Kit: Books and bookbinding

Anglo-Saxon books

Books were generally produced in monastery scriptoria by monks and nuns. Religious works (Bibles, lives of saints etc.), translations of classical texts, medical books (leechbooks), collections of literature and versions of the Anglo-Saxon Chronicle were made. Some monasteries (e.g. Monkwearmouth-Jarrow) had impressive libraries. Alfred the Great was incredibly keen on increasing literacy (both in Latin and Englisc) among the clergy and in promoting learning and knowledge of the classics. To this end, he sent out copies of his Englisc translation of Gregory's Cura Pastoralis to churches throughout his kingdom. Nevertheless, books were expensive artefacts and not something to be owned by the common man or woman (most of whom were illiterate). A book would be an appropriate accessory for a priest, bishop, monk or nun and so if you take on one of these characters a book might be a nice addition to your kit. There is some evidence for small, personal books: for instance, Aelfwine, who became the abbot of a monastery at Winchester in the early 11th century, possessed a book which contained prayers, methods for calculating the date of movable feasts, notes on numerology and natural phenomena, medical remedies and other interesting things.

How to make a book


This sequence of photos show I (Freya) made the experimental book shown on the right. It is for my nun character and contains mainly remedies from Bald's Leechbook, plus a couple of religious texts. The finished item measures approx. 100x120x10mm. The texts were copied onto parchment double-pages which were then sewn together along the spine into a single 'quire.' (Larger books would have multiple quires). This was attached to leather thongs whch were threaded through holes drilled in the front and back covers. These were made of pieces of 3mm plywood. I covered the inner side of the wood with linen prior to drilling - I have no evidence for this being done, but the wood was rather scruffy and I had scrap linen, so it seemed sensible. I then sewed the end of the thongs together to make closed loops. The book was then covered with sheep leather, which is thin and flexible. Before gluing on the leather, I attached a hook made of twisted and hammered wire to the front cover (stitched on) and a leather strip terminating in a decorative hook of knotted and hammered wire to the back cover (glued through a slit cut inthe cover). Pachment likes to spring back into the shape of the animal it covered, so closing the book with a clasp of some kind is essential. Very expensive books would have wonderfully decorated coverd with inlaid metal and precious stones, but I think it very unlikely that a personal book of this sort would have been decorated. The sheep leather won't take impressions well and there is very little evidence for leather being painted in our period, so I'm keeping it plain.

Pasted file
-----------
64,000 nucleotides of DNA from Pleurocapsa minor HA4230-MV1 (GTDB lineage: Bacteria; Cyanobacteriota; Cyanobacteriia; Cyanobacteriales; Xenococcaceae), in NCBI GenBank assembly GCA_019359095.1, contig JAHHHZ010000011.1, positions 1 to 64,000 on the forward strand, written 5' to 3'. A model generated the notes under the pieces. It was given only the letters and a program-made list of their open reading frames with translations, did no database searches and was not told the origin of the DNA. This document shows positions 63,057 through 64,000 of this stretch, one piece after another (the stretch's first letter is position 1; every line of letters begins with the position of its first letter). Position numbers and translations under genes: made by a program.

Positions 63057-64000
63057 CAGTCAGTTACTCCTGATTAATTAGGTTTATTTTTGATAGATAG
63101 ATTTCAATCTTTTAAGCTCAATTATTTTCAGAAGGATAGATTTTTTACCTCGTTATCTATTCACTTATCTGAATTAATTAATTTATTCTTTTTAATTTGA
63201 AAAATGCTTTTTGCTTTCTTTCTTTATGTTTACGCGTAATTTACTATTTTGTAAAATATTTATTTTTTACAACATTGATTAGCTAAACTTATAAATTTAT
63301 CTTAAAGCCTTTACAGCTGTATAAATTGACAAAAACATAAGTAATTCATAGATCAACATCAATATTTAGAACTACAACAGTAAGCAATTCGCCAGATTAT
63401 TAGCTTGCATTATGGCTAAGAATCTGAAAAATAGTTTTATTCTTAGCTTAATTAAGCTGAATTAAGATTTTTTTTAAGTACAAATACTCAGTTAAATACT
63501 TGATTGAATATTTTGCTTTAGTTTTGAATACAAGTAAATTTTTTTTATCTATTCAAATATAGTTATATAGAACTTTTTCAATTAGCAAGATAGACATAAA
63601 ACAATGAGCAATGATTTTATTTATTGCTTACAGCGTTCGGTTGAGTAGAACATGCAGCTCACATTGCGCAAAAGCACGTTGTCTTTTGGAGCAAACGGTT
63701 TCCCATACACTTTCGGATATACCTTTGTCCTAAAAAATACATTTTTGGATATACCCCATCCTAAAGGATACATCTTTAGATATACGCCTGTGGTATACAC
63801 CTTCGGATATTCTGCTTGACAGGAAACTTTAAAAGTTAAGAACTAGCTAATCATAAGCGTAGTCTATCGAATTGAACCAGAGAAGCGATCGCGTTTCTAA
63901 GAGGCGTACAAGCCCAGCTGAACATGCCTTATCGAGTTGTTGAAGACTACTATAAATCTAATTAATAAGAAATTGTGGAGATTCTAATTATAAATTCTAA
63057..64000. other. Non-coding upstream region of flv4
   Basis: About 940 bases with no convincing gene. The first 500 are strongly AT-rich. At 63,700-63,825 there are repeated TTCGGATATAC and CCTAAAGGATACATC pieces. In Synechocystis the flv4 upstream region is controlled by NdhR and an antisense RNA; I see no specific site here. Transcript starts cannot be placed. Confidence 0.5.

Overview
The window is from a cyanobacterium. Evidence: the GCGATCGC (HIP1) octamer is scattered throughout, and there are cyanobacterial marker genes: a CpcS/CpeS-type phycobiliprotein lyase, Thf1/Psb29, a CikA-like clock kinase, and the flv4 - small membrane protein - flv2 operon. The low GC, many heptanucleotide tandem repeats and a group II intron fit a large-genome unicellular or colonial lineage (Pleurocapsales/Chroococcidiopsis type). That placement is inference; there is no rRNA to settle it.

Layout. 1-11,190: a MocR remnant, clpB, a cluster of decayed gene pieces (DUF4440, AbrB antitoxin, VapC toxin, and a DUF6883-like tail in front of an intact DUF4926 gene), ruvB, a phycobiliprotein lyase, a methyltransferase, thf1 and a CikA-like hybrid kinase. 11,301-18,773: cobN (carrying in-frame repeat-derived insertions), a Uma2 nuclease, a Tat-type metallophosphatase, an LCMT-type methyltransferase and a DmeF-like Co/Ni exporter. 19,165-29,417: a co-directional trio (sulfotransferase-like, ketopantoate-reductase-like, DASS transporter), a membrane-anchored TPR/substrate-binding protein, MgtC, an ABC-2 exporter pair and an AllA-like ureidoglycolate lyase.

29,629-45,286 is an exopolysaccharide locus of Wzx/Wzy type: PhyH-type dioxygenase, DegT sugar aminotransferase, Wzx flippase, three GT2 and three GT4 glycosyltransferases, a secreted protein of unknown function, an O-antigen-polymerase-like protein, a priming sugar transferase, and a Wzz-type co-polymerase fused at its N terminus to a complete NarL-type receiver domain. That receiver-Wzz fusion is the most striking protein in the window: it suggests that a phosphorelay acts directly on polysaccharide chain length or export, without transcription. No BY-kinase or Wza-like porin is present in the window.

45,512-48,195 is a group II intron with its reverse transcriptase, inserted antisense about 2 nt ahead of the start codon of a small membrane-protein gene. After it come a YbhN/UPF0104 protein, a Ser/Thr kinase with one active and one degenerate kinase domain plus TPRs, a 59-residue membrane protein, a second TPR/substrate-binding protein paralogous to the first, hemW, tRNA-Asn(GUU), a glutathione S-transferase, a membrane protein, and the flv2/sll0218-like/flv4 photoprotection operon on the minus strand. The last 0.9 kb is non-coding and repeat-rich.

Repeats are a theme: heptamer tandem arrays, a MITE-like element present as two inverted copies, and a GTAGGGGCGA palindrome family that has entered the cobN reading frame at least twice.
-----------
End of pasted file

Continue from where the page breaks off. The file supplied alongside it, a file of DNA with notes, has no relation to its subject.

1) Attaching thongs to the spine of the quire as it is sewn together with linen thread.


2) View of the inside of the bound quire.


3) Front and back cover boards, covered with linen and drilled.


4) Sewing the thongs together to close them.


5) Leather glued over back cover; note use of a single cross-stitch in each corner to fix them tightly (put the stich in loosely and pull tight as you wrap the glued leather over).


6) View of the inside front cover once glued.



Eadfrith the Scribe: a 15-minute programme about Anglo-Saxon scribes from BBC Radio 3's The Essay.
The Making of the Lindisfarne Gospels: Midgard Living History's wonderful guide to inks and pigments (including how to make your own).

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